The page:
Hearing loss can catch you by surprise, it’s true. But in some cases, hearing issues bypass the sneaking entirely, in favor of a sudden (and often startling), cat-like pounce. It could happen like this: you get up, drag yourself out of bed, and maybe you don’t detect it until you finish showering but your hearing feels…off, or different Muffled, maybe.
You just suspect that you got some water in your ears, but as the day continues, and there’s no difference, you start to get a little concerned.
At times like these, when you have a sudden severe change to your hearing, you should seek medical attention. The reason why you should seek help is that sudden hearing loss is commonly a symptom of an underlying medical problem. It could be a simple matter of an obstruction in your ear. It might be just a bit of earwax.
But sudden hearing loss can also be a sign of diabetes.
Diabetes – What is it?
You’d be forgiven for not instantly seeing the connections between hearing loss and diabetes. Your pancreas seems pretty far away from your ears.
With type 2 diabetes, sugars in your body aren’t properly broken down and converted into energy. When your body doesn’t produce a sufficient amount of insulin or can’t process the insulin it is making, this is the result. That’s why treatments for diabetes usually involve injections or infusions of insulin.
What Does Diabetes Have to do With Your Hearing?
Diabetes is a common, sometimes degenerative (and complicated), affliction. With the help of your doctor, it needs to be handled carefully. So how is that associated with your ears?
Believe it or not, a fairly common indicator of type 2 diabetes is sudden hearing loss. Collateral damage to other areas of the body is common with diabetes which commonly has an affect on blood vessels and nerves. Tiny tiny hairs in your ears (called stereocilia and responsible for your ability to hear) are particularly sensitive to exactly those changes. So even before other more well known diabetes symptoms show up (such as numb toes), you might experience sudden hearing loss.
What Should I do?
You’ii want to get medical help if your hearing has suddenly started giving you trouble. You might not even realize that you have diabetes in the beginning, but these red flags will start to clue you in.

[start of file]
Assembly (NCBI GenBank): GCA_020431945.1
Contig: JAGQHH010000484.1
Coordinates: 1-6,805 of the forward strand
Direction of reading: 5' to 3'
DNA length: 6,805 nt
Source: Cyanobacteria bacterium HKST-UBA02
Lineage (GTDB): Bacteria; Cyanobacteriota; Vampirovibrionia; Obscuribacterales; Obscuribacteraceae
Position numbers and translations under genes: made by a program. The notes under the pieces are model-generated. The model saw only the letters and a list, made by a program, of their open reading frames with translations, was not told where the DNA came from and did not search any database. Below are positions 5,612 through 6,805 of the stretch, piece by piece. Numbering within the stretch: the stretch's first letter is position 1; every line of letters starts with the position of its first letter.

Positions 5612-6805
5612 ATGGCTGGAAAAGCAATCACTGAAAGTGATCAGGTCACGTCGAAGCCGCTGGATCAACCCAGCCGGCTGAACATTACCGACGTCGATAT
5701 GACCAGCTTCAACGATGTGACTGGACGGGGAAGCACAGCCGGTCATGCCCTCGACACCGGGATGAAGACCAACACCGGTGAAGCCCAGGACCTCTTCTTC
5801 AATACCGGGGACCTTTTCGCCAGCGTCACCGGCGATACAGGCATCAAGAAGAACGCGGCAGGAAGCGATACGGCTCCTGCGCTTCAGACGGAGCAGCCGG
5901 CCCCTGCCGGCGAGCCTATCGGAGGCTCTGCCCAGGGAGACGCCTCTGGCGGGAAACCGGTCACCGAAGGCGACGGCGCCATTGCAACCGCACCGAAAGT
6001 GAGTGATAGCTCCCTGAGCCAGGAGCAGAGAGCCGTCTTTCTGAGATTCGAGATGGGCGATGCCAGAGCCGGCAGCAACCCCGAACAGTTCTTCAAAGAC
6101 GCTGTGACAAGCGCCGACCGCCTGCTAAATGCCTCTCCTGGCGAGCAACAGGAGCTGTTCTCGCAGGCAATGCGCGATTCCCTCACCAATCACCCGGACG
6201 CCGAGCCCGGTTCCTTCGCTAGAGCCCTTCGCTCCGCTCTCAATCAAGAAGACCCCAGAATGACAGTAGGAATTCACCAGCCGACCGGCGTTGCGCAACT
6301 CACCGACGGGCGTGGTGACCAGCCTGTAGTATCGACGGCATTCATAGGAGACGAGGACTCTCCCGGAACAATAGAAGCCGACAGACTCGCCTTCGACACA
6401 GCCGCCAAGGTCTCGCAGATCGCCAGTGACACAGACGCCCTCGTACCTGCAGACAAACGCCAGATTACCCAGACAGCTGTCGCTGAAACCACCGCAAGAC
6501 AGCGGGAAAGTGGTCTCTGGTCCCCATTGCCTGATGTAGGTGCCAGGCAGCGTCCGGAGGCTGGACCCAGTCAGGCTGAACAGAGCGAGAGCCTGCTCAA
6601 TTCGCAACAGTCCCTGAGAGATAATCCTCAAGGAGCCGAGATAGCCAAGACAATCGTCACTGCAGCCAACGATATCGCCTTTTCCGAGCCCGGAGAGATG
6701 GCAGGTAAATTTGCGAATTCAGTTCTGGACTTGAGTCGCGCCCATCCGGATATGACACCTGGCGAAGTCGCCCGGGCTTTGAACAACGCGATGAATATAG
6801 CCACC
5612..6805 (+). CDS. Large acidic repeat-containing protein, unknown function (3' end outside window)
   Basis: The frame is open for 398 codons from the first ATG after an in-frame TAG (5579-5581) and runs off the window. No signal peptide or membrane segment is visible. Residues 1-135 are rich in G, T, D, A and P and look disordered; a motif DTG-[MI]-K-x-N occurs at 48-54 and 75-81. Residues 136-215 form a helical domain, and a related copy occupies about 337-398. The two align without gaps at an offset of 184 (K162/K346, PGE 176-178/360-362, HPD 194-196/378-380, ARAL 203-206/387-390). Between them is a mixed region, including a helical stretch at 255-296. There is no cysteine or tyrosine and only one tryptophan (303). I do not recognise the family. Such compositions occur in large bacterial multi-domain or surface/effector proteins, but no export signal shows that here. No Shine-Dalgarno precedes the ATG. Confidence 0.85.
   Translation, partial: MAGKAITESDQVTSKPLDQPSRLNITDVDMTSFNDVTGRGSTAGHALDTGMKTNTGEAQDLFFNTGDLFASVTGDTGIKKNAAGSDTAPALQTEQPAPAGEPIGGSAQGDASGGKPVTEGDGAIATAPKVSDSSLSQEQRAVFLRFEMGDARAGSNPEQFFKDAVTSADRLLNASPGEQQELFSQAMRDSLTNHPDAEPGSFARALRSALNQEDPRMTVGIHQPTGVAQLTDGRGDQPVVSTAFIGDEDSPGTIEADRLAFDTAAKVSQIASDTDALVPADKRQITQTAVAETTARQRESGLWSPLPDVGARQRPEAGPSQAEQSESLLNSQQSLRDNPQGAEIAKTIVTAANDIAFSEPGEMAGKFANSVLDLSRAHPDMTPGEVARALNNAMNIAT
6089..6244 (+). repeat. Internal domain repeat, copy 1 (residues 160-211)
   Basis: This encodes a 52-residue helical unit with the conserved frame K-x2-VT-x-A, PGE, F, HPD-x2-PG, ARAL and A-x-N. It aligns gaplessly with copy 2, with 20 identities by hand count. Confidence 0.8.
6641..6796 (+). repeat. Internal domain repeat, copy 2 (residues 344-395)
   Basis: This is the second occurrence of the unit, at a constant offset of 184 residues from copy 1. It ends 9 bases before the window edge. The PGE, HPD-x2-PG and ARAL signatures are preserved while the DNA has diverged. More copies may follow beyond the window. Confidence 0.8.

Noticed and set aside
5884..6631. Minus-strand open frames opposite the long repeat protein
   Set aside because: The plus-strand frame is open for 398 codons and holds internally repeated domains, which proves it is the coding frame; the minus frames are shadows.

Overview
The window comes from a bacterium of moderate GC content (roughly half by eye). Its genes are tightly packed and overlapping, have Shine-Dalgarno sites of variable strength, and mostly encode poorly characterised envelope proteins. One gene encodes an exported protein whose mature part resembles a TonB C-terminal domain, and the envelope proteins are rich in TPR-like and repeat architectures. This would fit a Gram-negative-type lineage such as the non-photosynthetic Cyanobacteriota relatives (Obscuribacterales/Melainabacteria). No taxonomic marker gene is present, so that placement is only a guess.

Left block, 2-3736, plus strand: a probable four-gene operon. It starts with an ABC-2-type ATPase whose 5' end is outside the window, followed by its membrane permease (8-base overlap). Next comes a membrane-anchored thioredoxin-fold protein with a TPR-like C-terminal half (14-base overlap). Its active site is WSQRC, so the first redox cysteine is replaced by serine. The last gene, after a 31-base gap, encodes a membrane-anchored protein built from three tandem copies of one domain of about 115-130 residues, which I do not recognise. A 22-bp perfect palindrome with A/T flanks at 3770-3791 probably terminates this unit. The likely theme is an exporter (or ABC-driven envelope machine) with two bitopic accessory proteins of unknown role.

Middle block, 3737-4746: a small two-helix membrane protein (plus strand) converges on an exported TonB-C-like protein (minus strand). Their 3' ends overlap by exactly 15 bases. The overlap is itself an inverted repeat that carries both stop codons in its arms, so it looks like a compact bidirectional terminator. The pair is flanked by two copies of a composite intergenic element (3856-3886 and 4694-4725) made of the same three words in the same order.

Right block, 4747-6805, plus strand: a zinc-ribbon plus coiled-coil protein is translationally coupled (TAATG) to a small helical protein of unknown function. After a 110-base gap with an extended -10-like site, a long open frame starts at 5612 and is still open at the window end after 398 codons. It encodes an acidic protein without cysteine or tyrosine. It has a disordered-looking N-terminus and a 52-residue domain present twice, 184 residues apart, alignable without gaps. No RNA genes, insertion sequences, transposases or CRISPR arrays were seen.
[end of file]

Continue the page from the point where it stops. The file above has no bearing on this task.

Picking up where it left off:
Getting help as soon as possible will give you the largest number of options, as is the situation for most types of hearing loss. But it’s not just diabetes you need to be watchful for. Sudden hearing loss could be caused by:
- Blood circulation issues (these are often a result of other issues, like diabetes).
- Earwax buildup or other obstructions.
- Growth of tissue in the ear.
- Autoimmune disorders.
- Issues with your blood pressure.
- Some types of infections.
Without an appropriate medical diagnosis, it can be difficult to figure out what’s causing your sudden hearing loss and how to handle the underlying symptoms.
Treatment Options For Sudden Hearing Loss
Regardless of which of these your sudden hearing loss is triggered by, if you identify it soon enough, your hearing will normally go back to normal with correct treatment. Once the obstruction is removed or, in the case of diabetes, once blood circulation problems have been managed, your hearing will likely get back to normal if you dealt with it quickly.
But that really does rely on quick and efficient treatment. There are some conditions that can cause irreversible harm if they go neglected (diabetes is, again, one of those conditions). So if you’re coping with any type or degree of hearing loss, have it treated now.
Keep an Eye on Your Ears
Sudden hearing loss catch you by surprise, but it may be easier to detect, and you could catch it sooner if you undergo regular hearing screenings. These screenings can typically detect specific hearing issues before they become noticeable to you.
There’s one more thing that diabetes and hearing loss have in common, managing them sooner will bring better outcomes. Neglected hearing loss can trigger other health concerns like loss of cognitive function. Give us a call to schedule a hearing test.